First quarter profits drop at Danske Bank

Underlying performance of business strong says Danske CEO Kevin Kingston
Underlying performance of business strong says Danske CEO Kevin Kingston

Falling interest rates have been blamed for a drop in profits at Danske Bank for the first quarter of 2017.

Reporting a pre-tax profit of £27.3 million, down from £35m over the same period last year, the bank said the lower figure reflected the “negative impact” of the lower Bank of England base rate alongside higher costs associated with investment to improve competitiveness and efficiency.

As the recovery in areas such as construction continues and consumer confidence remains buoyant, the bank said its core underlying business continued to perform strongly.

That was evidenced by strong growth in both customer lending and deposit volumes.

Revenues for the period were £55.7m, down from £56.3 the year before and the bank reported a net credit in loan impairments of £7.1m, down from £8.6m and reflecting the ongoing recovery in property values and in the trading results of business customers.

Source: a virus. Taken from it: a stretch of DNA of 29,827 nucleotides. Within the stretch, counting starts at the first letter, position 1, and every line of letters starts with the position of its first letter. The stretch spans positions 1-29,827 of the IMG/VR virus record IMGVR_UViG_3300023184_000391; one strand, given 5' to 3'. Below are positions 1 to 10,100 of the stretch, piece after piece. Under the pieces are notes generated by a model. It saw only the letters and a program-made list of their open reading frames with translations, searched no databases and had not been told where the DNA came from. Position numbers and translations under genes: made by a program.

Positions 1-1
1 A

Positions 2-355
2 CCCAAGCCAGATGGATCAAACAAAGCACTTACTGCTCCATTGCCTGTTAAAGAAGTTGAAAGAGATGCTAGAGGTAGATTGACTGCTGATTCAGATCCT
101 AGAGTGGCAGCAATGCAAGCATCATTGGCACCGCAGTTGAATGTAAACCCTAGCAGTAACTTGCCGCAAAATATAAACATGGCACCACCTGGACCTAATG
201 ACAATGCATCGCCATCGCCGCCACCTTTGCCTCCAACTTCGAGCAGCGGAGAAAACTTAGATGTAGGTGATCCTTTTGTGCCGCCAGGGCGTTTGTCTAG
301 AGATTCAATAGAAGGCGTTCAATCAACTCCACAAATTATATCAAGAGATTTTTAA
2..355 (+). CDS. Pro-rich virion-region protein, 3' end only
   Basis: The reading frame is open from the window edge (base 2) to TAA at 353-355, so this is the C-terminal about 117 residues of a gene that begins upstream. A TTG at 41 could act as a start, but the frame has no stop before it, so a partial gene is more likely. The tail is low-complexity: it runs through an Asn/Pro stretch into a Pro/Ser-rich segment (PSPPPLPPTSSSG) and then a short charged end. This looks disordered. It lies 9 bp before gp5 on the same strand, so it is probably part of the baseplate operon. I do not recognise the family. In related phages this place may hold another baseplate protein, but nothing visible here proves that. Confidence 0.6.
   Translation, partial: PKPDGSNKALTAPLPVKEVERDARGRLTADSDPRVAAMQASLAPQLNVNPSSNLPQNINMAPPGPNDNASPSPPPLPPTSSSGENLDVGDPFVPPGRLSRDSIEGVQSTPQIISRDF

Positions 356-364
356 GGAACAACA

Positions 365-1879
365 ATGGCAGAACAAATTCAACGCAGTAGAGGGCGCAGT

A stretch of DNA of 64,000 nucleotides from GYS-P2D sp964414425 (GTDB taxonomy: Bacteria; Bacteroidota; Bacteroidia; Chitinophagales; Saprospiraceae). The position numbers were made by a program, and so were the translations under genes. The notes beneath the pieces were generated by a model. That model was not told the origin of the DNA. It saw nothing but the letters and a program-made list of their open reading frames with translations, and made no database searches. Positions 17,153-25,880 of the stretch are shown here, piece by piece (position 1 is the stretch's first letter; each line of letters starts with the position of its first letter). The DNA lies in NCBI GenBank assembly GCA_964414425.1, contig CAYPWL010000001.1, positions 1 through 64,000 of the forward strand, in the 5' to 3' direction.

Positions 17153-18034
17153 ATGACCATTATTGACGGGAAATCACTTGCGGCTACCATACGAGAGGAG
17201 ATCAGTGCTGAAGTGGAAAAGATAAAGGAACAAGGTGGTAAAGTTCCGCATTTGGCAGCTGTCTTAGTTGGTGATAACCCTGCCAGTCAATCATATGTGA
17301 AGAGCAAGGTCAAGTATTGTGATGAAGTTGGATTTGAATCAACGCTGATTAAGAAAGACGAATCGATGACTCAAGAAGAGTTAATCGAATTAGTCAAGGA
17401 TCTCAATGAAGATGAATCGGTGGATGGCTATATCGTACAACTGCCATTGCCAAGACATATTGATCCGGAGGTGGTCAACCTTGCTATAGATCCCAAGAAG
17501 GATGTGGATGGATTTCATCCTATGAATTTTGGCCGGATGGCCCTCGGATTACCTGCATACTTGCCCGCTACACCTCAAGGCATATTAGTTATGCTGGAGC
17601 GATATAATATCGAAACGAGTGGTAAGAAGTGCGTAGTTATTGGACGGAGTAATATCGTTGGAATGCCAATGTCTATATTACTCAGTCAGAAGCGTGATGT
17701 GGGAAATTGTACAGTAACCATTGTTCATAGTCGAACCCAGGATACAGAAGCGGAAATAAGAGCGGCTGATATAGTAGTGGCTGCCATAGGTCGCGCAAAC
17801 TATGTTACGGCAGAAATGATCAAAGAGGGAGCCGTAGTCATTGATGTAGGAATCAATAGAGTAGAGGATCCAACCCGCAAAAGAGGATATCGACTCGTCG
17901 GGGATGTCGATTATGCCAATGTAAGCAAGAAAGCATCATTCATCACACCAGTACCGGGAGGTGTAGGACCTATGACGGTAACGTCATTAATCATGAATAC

“I am pleased to report a healthy profit before tax of £27.3m for the first quarter of 2017,” said CEO Kevin Kingston.

“The underlying performance of our business remains strong, with lending up 7% year-on-year.

“Our successful mortgage product offering helped us to drive significant new mortgage business in quarter one, resulting in a 73% uplift in mortgage lending compared to the same period last year.”

The business also saw a 26% year-on-year increase in the amount of new personal current accounts being opened, he said.

“It has also been a strong start to the year in terms of our support for the small business sector, with lending up 42% year-on-year and an average of 35 new small business relationships being established every week.

“With regards to medium to larger-sized businesses, lending is also up - 26% higher than over the same period in 2016.”

Amongst larger organisations, he said the uncertainty seen in the months after the brexit vote had begun to dissipate.

“Importing companies are managing their risk in the face of rising inflation, while exporting companies are continuing to take advantage of current exchange rates,” he said.

“We helped to support multiple corporate investments in quarter one, including, significantly, the long-term refinancing of Titanic Quarter.”